Sales Leaders love sales contests – when sales performance increases productivity and revenues.

Salespeople love to compete and win – when rules are clear and prizes certain.

Making everyone happy depends on the structure of the Sales Contest. Sales contests do promote short-term improvement, but when they are clear, achievable, well-organized, and fun, they can establish and develop self-perpetuating skills and values.

Sales performance

The whole purpose of sales contests is to hit a clearly identified statistical target (a 15% increase in sales of a recently introduce product) or achieve a specific result (10% increase in bundled sales).

Sales competitions might challenge salespeople:Sales contests

  • To identify prospects and add new customers.
  • To secure new and/or larger orders per call.
  • To sell a designated inventory or offset a seasonal slump.
  • To test the delivery and quality of new sales presentations.
  • To improve customer satisfaction.

But, meeting any target depends on sales management’s ability to identify, quantify, and communicate the target, the prize, and the means to compete for it. It requires them to weigh and budget the incentive and to monitor the sales performance towards the contest goals.

Sales purpose

Any Sales Leader wants to maximize sales revenues in direct and indirect ways. Sales contests must:

  • Lead directly and clearly to increased rewards for the salespeople and the company.
  • Motivate salespeople to effectively accentuate their personal and team efforts.
  • Help salespeople to learn and improve productive sales habits.

But, broader purposes reward salespeople and sales leaders in ways that continue to improve motivation, morale, and teamwork by:

  • Modeling and making winners out of everyone.
  • Recognizing individual and/or team performance.
  • Developing a constructive team experience.
  • Establishing new sales performance benchmarks.
  • Structuring a system for training and reinforcement.

Sales Contests rules

Competition can destroy the plan and purpose when the rules are not firm and clear.

  • Perceived fairness can make or break a contest’s success. Competitors have to believe that everything is above board and everyone has an equal chance.
  • Contest design should be simple enough to describe, measure, and  communicate. Leaders must post graphic progress and results, a motivational device on its own.
  • Sales contests lose their effectiveness when used too frequently. If winning is normal, there is nothing special about it
  • Schedule the contest for up to 30 days. It should be long enough to accomplish targets and short enough to avoid boredom.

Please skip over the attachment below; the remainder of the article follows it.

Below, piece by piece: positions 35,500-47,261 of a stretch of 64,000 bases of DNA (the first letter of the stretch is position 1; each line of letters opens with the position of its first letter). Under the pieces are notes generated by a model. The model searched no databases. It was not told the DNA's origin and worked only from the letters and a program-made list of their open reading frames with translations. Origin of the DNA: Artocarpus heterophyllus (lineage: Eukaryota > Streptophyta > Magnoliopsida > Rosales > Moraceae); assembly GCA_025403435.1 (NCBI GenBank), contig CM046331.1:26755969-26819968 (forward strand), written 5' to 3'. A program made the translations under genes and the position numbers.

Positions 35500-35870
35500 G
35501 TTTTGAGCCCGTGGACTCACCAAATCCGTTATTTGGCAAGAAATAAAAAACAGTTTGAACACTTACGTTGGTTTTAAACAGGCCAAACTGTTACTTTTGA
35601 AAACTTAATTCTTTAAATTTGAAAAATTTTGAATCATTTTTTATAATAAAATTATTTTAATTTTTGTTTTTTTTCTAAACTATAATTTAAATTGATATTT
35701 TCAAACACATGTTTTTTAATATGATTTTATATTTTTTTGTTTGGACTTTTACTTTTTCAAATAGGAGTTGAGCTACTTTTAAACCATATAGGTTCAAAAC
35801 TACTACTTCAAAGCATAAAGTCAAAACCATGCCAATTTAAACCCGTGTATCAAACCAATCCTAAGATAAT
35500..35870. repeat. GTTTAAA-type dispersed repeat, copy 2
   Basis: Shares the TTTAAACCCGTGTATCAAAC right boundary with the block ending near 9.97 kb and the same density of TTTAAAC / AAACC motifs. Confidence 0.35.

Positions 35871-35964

• Let everybody win a prize. Individual performance improves overall performance, so make it possible for everyone to win something.

Using a sales contest to identify and discipline losers is counter-productive. Someone has to come in last in any competition. Using the contest as a punitive tool sacrifices morale.

Contest prize

The choice of contest prizes optimizes sales contest results and sustains future performance. Not surprisingly, cash does not mean much to salespeople who are already well paid. They do not need cash for financial or self-esteem fulfillment. However:

  • Cash is an incentive for the less well-compensated staff if it is a significant percentage of their base pay and forms a worthy lump sum reward.
  • A choice of quality merchandise has the added personal value of choice and self-fulfillment.
  • Salespeople value special deals and privileges, including wholesale or retail discounts, additional vacation or paid time off.
  • Vacation or holiday travel offer special status, recognition, and fun.
  • People do value plaques and trophies they can display.

The prize becomes the theme and medium for the sales contest promotion. Promotion elevates the event, broadens its appeal, and universalizes the involvement. Win or no win, every employee takes interest in the outcome.

Sales competition employee engagement ideasSales Contests as a game

Gamification has a way of engaging employees and making competition more fun. The assumption that happy employees produce more. Gamification makes competition its own reward and makes the promotion a shared experience. Using game mechanics and vivid vicarious experience create and stimulate a new work environment where performance is witnessed and shared.

Contest support

Maximizing results of sales contest is time- and talent- intensive. It is not a project for amateurs. Sales leaders need advice and innovative software based on motivational science, actual business data, and gamification fun to motivate success and reward model sales behaviors.

Additional sales contests resources:

Assessing The Impact of Sales Incentive Programs: A Business Process Perspective  research conducted by Srinath Gopalakrishna, Associate Professor of Marketing, University of Missouri-Columbia

Thoughts about gamification, technology and stuff blog by Andrzej Marczewski

Image courtesy of Stuart Miles&bplanet at FreeDigitalPhotos.net